You probably remember her from Basic Instinct, captivating her questioners while answering questions in that little white dress. But Sharon Stone is equally known for the work she has done to raise awareness for strokes after a brain aneurysm in 2001.

We’ve been profiling well-known people with aphasia, including Ralph Waldo Emerson and Gabby Giffords. We’ve now turned our attention to actress, Sharon Stone.

Bleeding in Her Brain Changed Everything

Sharon Stone went from feeling unwell to waking up in a hospital with bleeding in her brain. “It took months for her to regain feeling in her left leg and years for her vision to return to normal.” She also experienced speech issues, including aphasia and then an on-going stutter.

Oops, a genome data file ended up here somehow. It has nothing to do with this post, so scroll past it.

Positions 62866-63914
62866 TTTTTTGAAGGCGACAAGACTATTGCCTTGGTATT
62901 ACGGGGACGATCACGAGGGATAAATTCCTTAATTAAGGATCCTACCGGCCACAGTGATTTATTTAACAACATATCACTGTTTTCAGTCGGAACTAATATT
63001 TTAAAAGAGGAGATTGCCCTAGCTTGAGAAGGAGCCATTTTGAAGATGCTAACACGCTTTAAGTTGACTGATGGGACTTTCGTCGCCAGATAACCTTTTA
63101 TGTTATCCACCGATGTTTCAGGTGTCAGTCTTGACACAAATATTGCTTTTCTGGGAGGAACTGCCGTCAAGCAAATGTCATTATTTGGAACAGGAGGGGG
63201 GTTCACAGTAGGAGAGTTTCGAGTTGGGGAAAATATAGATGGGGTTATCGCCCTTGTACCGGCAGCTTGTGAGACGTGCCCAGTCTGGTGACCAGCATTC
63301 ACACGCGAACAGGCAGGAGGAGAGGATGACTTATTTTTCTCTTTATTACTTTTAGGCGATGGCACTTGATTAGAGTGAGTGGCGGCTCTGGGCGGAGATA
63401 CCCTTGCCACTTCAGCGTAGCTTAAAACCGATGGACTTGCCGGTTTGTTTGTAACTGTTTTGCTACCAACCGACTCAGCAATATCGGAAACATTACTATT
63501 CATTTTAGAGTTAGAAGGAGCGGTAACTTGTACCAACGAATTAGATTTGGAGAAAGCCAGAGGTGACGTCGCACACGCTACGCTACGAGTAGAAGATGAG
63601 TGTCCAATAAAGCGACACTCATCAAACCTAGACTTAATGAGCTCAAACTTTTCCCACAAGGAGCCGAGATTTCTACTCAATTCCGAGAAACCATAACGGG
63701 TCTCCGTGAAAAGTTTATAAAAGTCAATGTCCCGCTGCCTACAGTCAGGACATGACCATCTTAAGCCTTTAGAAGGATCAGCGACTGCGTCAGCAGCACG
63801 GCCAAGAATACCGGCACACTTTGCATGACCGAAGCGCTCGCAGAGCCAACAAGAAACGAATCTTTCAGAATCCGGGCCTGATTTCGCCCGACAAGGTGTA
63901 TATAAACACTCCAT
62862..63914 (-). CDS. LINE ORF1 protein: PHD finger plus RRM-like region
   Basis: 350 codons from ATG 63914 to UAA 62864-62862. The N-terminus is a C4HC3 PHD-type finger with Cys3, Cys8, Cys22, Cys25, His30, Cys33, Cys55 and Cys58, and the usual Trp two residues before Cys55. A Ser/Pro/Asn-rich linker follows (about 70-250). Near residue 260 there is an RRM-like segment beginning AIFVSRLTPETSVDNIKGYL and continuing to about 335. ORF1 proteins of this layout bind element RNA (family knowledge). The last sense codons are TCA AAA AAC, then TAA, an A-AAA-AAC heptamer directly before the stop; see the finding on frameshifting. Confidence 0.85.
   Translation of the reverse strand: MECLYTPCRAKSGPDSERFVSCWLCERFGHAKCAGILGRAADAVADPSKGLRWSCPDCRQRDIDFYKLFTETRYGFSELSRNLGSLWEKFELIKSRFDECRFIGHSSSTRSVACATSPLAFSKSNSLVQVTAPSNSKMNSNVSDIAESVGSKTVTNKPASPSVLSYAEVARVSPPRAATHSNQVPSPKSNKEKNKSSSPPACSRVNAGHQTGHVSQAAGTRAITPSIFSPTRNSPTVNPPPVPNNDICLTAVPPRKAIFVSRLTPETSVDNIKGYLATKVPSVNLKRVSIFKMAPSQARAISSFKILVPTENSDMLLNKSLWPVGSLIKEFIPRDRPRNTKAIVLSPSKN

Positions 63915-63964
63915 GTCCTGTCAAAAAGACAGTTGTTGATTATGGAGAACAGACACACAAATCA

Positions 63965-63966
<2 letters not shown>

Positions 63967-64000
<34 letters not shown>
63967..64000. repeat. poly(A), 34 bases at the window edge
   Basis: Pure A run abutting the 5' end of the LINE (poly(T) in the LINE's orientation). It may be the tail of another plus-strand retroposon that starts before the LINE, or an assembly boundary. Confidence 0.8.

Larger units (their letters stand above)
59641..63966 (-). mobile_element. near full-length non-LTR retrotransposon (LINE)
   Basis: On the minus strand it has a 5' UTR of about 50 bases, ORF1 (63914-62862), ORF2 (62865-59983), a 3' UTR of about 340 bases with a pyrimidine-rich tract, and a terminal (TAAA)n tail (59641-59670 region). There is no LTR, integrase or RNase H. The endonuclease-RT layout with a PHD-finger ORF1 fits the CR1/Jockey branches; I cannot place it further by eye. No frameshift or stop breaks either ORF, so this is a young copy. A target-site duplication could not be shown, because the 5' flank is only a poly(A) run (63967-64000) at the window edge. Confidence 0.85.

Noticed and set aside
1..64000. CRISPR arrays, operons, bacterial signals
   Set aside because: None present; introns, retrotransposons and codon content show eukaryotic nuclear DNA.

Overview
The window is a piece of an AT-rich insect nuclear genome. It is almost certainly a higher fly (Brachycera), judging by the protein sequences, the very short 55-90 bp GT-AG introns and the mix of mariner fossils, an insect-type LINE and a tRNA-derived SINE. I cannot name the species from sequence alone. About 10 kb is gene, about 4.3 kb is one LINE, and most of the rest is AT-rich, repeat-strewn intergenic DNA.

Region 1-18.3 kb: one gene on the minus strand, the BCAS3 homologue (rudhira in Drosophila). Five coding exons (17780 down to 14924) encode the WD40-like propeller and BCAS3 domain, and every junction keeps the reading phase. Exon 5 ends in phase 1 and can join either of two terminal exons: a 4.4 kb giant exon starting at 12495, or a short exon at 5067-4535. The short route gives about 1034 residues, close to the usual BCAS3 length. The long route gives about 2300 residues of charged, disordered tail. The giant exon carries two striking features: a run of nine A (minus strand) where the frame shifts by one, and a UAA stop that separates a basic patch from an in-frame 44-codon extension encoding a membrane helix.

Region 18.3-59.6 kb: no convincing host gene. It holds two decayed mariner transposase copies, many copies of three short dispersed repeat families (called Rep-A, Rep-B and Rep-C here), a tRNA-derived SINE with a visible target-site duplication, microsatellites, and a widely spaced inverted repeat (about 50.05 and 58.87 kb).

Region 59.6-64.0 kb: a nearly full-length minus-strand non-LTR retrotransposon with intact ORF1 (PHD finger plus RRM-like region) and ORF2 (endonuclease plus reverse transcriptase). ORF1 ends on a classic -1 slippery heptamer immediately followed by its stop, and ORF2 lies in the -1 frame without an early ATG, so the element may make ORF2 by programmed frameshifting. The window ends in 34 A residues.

At the same time, Stone points out the positives of the experience:

On the plus side, “I became more emotionally intelligent. I chose to work very hard to open up other parts of my mind. Now I’m stronger. And I can be abrasively direct. That scares people, but I think that’s not my problem.” She laughs. “It’s like, I have brain damage; you’ll just have to deal with it.”

Her Stroke Awareness Work

It took her years of recovery, but she has since returned to acting. She has also become involved in stroke awareness work. She went on Oprah to speak about her experience:

And presented at the 2013 Life After Stroke Awards:

She continues to act and speak openly about how stroke has changed her life.

Image: Siebbi via Flickr via Creative Commons license